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The Awful Scoring in “The One” is a Golden Opportunity

(Photo © German Villasenor)
(Photo © German Villasenor)

Last Saturday night presented boxing with the opportunity of a lifetime. Amid the two million-plus pay-per-view buys, the return to Celebrityville and the mainstream media attention that accompanied “The One: Floyd Mayweather vs. Saul Alvarez” is a shot at legitimacy.
When ring announcer Jimmy Lennon Jr. said, “We have a majority decision,” the crowd was audibly upset. Cries, boos and at least one scream rang out. In a fight that wasn’t close at all, those words, “majority decision,” hung in the air like a fired bullet before it hit its target.
“C.J. Ross scores the bout 114-114 for a draw,” Lennon relayed.

The draw bet looked good jumping all over the map from an opening 35:1 all the way down to 4:1 in Vegas and 28:1 in Reno the day of the fight.
“What the f*ck?” mouthed Floyd Mayweather Jr. like Michelangelo just completing the Sistine Chapel only to be told, “You know, I got this all wrong. Let’s go with floor-to-ceiling Naugahyde.”
Nonetheless, the boxing world collectively let out a sigh of relief when Lennon read off Dave Moretti’s 116-112 and Craig Metcalfe’s 117-111 to seal the majority decision for Mayweather. The decision meant boxing writers could be “normal boxing outraged” meaning outraged for a column, maybe a follow-up and then back to next week’s media cycle without a care in the world. Tyson Fury vs. David Haye should be a quote festival and a fun fight and it’s just around the corner.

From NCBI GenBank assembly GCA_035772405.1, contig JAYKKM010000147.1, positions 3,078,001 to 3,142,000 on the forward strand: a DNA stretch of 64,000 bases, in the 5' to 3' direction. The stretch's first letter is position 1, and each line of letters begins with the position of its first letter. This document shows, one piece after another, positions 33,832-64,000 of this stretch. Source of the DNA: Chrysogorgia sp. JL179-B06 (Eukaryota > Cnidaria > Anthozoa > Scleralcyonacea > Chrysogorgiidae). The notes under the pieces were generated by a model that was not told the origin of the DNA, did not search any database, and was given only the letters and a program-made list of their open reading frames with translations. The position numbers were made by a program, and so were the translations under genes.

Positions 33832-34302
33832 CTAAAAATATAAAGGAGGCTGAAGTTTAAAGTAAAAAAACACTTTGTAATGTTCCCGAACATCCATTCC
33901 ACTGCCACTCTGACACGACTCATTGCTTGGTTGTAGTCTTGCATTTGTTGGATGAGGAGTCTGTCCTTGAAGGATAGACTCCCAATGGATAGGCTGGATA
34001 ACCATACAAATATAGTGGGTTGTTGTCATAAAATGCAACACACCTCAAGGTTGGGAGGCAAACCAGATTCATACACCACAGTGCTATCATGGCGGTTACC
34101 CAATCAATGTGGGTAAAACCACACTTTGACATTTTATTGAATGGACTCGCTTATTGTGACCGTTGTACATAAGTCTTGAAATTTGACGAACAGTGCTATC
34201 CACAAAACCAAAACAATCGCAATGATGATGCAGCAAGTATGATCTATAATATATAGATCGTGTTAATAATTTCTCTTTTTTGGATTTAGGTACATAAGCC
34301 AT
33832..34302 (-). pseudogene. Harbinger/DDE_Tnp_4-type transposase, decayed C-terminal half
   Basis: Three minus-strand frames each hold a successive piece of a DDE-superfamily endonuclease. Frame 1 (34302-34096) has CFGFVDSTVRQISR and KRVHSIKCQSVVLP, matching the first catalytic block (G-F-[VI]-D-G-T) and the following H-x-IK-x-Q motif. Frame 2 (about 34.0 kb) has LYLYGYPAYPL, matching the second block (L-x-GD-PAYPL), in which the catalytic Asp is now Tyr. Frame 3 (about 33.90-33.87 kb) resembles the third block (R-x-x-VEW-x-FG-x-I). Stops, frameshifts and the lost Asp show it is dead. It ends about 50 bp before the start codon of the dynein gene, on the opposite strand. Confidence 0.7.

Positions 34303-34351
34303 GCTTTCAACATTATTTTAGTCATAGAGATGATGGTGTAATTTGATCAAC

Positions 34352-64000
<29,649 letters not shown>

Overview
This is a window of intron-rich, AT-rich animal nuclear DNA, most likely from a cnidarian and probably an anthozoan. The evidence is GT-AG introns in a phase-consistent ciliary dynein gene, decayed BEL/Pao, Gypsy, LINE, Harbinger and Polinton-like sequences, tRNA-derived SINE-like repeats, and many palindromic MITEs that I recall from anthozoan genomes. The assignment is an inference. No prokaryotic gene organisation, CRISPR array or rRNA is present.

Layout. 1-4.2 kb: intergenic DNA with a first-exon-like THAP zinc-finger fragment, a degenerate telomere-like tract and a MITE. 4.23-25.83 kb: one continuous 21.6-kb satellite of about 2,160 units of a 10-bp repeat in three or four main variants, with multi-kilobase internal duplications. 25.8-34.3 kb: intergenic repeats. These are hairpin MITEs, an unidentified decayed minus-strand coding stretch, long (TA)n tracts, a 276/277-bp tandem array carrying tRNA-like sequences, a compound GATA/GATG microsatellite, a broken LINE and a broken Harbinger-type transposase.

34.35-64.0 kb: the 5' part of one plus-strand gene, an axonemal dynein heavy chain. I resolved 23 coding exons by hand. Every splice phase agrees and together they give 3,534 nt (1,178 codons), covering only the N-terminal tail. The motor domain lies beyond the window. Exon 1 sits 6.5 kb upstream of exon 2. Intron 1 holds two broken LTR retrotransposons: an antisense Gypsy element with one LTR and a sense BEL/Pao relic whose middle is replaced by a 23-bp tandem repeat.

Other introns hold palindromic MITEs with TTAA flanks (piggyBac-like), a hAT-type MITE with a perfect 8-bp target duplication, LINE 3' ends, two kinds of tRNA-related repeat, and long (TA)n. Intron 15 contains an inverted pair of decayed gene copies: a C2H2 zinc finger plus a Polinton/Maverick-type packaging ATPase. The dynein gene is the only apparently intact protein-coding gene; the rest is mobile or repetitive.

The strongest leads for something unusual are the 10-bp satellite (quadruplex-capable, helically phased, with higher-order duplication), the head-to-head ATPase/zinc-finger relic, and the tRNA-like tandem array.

As the boxing media (along with promoters, managers, commissions, sanctioning bodies and their questionable tentacles) showed last year, they don’t care enough about reforming the sport to fight long enough for it to happen in the Tim Bradley-Manny Pacquiao fight. It’s really that simple. Almost no one believes Bradley won that fight. Top Rank founder Bob Arum called for an investigation. Some news media report claimed one actually happened. But in the end, C.J. Ross and Duane Ford, who both scored the fight for Bradley 115-113, were given a pass.
“I’ve known these judges for 30 years” or some other such nonsense, Arum proclaimed, shooting down any possibility of corruption. Then why the need for an investigation?
The media ran wild with outrage last year. Not only had a robbery taken place but it was against the beloved Manny Pacquiao, winner of titles and creator of jobs, a congressman and a man of God. The columns were endless. HBO’s “The Fight Game” did a show on terrible scoring, highlighting that fight and openly asking when boxing would clean its act up. Scoring, amid what seemed like a record-breaking PED positive test result year for combat sports, was the hot button issue - for about a month.